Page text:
John Loxley

John Loxley has just gotten inducted into the Academy of Science of the Royal Society of Canada (I think that’s what it’s called. They like to stick “Royal” in front of of things in those colonies.) It’s very prestigious. It really cheers me up about moving to Canada.

Can you imagine a radical getting highest national scientific prestige honors in the US? No freakin way.

Really, I’m finally fully realizing how the decades-long Cold War campaign just wiped the US of alternative intellectual and research approaches. I grew up in Minnesota, and back in the day you didn’t see the virulent anti-socialism there that you find elsewhere in the US; so it took me until I had worked my way up to the PhD level before I could really see the crusade in action–where good jobs and prestige are at stake. I mean there was stifling thought and speech control when I worked for corporations, but I thought that was just because they were totalitarian, capitalist organizations. I didn’t realize the crusade was an ongoing secular program.

I see the blanket of bourgeois dogma starkly in researching political measures discourse, and, even more amazing, you see that really brilliant socialist analyses of the economic and ecological challenges facing forests and forest communities–and incisive and innovative policy proposals–were forwarded by forest service employees and leaders at the beginning of the twentieth century.

And then the Cold War hit and these brilliant people were just hunted down for their “incorrect thought” and fully removed from jobs, public discourse, etc. in the US.

What I didn’t realize completely until some new professors started arriving in the Soc Dept at UO is that there are people still taking up the mantle of the decades-long holy crusade against alternative thought and research. Maybe it’s just in the interest of career self-promotion, but they’re full-on crusaders none the less. And they’re not necessarily Beltway neocons.

It’s helpful to get a better understanding of the swampy pitfalls of American worklife, and know where your friends and the opportunities to do good work are. And it makes me more interested in working with folks outside of the US.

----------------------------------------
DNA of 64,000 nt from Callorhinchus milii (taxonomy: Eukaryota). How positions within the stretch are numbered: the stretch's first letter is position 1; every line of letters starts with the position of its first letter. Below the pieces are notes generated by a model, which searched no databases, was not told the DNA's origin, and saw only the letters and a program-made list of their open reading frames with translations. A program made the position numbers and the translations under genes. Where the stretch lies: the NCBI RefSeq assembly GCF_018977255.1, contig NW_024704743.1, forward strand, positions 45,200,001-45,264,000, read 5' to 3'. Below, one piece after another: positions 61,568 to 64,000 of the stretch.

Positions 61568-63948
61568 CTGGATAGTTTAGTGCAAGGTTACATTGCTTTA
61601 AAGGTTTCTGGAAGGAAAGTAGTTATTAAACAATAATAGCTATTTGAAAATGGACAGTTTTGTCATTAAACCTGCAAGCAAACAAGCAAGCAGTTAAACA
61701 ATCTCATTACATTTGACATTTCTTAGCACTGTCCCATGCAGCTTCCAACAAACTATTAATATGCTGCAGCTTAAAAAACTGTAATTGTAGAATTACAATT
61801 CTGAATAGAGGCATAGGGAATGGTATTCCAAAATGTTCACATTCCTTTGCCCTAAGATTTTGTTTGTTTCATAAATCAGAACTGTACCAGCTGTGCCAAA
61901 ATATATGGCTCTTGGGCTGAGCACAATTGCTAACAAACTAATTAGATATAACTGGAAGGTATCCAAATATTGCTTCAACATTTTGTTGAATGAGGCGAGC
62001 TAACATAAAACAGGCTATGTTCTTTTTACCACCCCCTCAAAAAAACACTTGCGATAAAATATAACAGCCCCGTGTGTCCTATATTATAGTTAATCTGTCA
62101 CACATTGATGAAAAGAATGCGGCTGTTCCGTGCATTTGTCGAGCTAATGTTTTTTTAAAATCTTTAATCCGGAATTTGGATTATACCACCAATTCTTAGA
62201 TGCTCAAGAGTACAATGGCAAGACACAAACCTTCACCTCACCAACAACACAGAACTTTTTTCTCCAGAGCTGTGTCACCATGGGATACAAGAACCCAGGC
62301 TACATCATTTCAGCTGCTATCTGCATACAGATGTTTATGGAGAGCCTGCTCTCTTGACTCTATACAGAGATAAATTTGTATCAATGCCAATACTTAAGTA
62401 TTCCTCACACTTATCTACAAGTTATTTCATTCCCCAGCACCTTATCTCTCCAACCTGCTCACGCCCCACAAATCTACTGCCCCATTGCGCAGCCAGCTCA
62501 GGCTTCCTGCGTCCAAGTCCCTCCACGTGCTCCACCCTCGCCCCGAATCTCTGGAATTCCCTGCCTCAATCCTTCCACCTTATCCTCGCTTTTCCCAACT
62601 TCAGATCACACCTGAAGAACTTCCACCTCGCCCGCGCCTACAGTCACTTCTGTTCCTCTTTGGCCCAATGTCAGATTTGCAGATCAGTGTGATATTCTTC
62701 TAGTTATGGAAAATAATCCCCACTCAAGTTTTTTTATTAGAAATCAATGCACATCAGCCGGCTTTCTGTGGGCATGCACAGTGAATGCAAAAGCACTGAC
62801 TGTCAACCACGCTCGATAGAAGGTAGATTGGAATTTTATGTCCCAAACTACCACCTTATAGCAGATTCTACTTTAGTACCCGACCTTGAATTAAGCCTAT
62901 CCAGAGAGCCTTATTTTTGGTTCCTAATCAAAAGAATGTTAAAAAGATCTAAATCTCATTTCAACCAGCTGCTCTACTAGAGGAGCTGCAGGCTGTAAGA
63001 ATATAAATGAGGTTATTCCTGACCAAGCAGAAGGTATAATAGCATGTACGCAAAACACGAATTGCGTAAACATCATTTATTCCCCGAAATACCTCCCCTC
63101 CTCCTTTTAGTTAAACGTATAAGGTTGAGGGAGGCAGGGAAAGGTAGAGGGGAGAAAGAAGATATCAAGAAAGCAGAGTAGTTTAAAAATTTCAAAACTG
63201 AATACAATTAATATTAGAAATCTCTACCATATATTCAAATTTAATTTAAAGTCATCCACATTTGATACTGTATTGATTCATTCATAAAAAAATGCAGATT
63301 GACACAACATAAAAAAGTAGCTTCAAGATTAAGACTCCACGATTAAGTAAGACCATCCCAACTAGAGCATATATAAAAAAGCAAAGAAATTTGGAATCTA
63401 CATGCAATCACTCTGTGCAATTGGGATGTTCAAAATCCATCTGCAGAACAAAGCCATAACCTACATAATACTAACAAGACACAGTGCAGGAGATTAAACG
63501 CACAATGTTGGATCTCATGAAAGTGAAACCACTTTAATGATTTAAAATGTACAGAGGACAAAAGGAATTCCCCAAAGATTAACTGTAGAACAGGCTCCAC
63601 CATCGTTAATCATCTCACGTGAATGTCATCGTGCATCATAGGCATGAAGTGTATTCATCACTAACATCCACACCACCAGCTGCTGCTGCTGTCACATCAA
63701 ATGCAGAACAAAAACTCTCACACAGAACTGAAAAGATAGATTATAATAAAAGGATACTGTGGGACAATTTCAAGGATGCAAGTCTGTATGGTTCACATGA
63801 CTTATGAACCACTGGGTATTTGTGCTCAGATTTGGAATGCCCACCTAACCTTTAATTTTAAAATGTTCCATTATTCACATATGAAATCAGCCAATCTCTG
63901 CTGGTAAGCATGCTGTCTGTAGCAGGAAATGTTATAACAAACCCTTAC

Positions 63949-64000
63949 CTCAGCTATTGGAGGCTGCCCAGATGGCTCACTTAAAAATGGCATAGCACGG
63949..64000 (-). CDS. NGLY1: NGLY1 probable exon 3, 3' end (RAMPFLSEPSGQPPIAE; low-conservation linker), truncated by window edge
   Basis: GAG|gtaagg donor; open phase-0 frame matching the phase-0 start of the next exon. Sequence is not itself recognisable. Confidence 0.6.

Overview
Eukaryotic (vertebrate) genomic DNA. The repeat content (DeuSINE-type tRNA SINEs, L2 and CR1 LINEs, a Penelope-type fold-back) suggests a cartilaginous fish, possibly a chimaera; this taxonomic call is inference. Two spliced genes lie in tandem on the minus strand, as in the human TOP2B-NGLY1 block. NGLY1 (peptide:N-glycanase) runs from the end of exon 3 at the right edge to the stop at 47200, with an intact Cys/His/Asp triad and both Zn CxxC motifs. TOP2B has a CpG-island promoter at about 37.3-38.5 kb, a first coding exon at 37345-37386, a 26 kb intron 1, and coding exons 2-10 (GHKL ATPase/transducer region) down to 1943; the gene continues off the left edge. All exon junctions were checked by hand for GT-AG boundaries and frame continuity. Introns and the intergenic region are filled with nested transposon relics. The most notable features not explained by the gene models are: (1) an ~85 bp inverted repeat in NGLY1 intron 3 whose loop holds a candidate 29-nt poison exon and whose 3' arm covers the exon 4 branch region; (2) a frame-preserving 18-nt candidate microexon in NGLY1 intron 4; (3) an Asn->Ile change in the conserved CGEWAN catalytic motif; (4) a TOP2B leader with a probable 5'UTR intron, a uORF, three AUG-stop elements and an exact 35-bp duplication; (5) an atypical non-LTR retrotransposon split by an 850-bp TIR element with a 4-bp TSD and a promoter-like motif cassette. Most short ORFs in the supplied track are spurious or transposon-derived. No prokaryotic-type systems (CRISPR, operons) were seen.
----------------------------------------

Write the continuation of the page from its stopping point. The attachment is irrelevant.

Marx voted top thinker

Higgins, Charlotte. “Marx voted top thinker.” The Guardian, Thursday, July 14, 2005.

In a shock result, Karl Marx has been voted the greatest ever philosopher following a poll by Melvyn Bragg’s Radio 4 show In Our Time.

In the public’s poll, which assessed 20 philosophers, Marx, author of the Communist Manifesto and Das Kapital, got 27.93% of the 30,000 votes. In second place came David Hume with 12.67%, followed by Ludwig Wittgenstein with 6.8%. Plato trailed in fifth place and Socrates at eighth.

capitalist corruption: the NIH doesn’t work for the public

Original reporting by DONALD G. McNEIL Jr. “Review Finds Scientists With Ties to Companies.” Published in The New York Times: July 15, 2005.

Following disclosures that some government researchers were paid thousands of dollars by drug makers, in February NIH agency director Dr. Elias A. Zerhouni banned all consulting deals between agency researchers and drug or biotechnology companies. For the agency’s top scientists, he also forbade owning shares in such companies, accepting gifts worth more than $200 and accepting many research prizes. The rules are not final because Dr. Zerhouni has been concerned that the NIH could lose scientists for not allowing them to profit by drug connections. House Energy and Commerce Committee leaders are urging him to make the rules final.

Since the ban, the government-paid scientists’ conduct has been investigated. Forty-four government scientists have violated ethics rules on collaborating with pharmaceutical companies, a preliminary review by the National Institutes of Health shows. The institutes’ review found that the 44 scientists had either failed to disclose income from outside work, had failed to get permission to consult or had done the work on government time rather than their own.

Nine of the scientists may have violated criminal laws, the report said. The review did not describe what criminal laws might have been violated in the nine cases that were turned over to the inspector general of the Department of Health and Human Services. No researchers were named.

The review was outlined in a July 8 letter Dr. Zerhouni sent to the House Energy and Commerce Committee, which is investigating conflicts of interest by government researchers. Because the NIH is investigating 103 people who have been accused of ethics violations, Dr. Zerhouni had asked the committee to keep his letter confidential. But the Committee’s leaders – Representatives Joe L. Barton, Republican of Texas and John D. Dingell, Democrat of Michigan – said in a statement yesterday that they were releasing it because of “the compelling public interest.”

“The ethical problems are more systemic and severe than previously known,” Mr. Barton said.

Battle cry